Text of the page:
Defamation / Reputation
Johnson v. Steele
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Timothy Turner posted sexuality explicit messages on Craigslist about his ex-girlfriend and her daughter, including the phone number of each. Turner was charged under Minnesota’s criminal defamation statute, which does not require a showing of actual malice. The Court of Appeals acknowledged that the statute was unconstitutionally overbroad but found this could be overcome through narrow interpretation. However, the Court determined it could not do so here without adding language and interfering with the legislative intent. Therefore, the Court found the statute to be unconstitutionally overbroad and reversed Turner’s conviction.
After an argument with his ex-girlfriend, Turner posted ads in retaliation on Craigslist. After Turner posted the phone numbers of both the ex-girlfriend and her daughter with a sexually explicit message, both were contacted by men who wanted to have sex with them and were sent some text messages containing pornographic images. After Turner admitted to posting these ads, the state charged him with two counts of criminal defamation under Minnesota Statute section 609.765 .
Turner attempted to have the charges dismissed by asserting the statute was unconstitutionally overbroad and arguing that using the statute to prosecute him would violate his First Amendment rights. A district court rejected his argument and found Turner guilty on both counts.
Before the Minnesota Court of Appeals, Turner argued that Minnesota Statute section 609.765 was unconstitutionally overbroad because did not require “actual malice” for matters of public concern and did not allow an absolute defense for truth. Though the challenger generally has the burden to prove a statute’s unconstitutionality, when it comes First Amendment challenges, the state has the burden of showing the constitutionality of the statute. The state claimed that, despite being overbroad, the statute could be upheld by using a narrowing construction.
Under Minnesota’s standard for defamation of private individuals, set forth in State v. Crawley, the statement must be false for the speaker to be liable. However, the statute’s requirement that “truth be communicated with good motives and justifiable ends violates First Amendment protections because it penalizes protected speech—true statements—in addition to unprotected speech—false statements” [p. 8]. Therefore, the statute does not narrow criminal defamation to just false statements. On matters of public concern, the statute allows for criminal liability to attach without a showing of actual malice, which the Court expressed could chill free political dialogue. In accordance with Jadwin v. Minnesota Star & Tribune Co., the Court found the statute to be overbroad because it allowed for prosecution even when the statement was truthful and without a demonstrated showing of malice.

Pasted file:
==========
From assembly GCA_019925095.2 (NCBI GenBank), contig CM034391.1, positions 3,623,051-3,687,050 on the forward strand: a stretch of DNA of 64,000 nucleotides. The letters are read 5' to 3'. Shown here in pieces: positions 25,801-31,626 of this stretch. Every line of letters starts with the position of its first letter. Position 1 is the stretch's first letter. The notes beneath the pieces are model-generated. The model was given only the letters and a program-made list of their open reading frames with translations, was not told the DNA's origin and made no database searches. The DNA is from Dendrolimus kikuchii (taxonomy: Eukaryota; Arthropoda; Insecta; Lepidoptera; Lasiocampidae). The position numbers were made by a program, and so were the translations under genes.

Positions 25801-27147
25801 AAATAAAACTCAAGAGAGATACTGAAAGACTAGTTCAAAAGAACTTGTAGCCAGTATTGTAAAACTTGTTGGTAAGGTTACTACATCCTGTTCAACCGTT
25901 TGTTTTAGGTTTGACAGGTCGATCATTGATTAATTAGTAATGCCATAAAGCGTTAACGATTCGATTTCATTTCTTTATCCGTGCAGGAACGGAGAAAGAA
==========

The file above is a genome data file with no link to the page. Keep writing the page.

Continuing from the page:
The state contended that the Court should narrowly interpret the statute in order to bring it within the limits of the constitution, which is something the Court should attempt to do whenever possible. The state wished to utilize the same interpretation that was used by the Minnesota Supreme Court in Crawley. In that case, the Supreme Court reviewed the decision of the Court of Appeals, which had held a statute to be unconstitutional because it criminalized some, but not all, instances of false speech. The Minnesota Supreme Court held that the statute could be upheld if the statute was narrowly construed to punish only speech that violated the definition of defamation.
The Court, however, found that it could not apply that same construction here. Unlike the statute in Crawley that already required a showing malice, the Court in this case would have had to remove language, as the state wanted, and add language to comply with the law. This interference with the statute would be an incursion into the legislature’s domain. Therefore, the Court held “the state has not met the burden of proving the constitutionality of Minnesota’s criminal defamation statute nor provided a functional narrowing construction” [p. 13]. Accordingly, the Court reversed Turner’s conviction.
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This case sets a binding precedent within the state of Minnesota.
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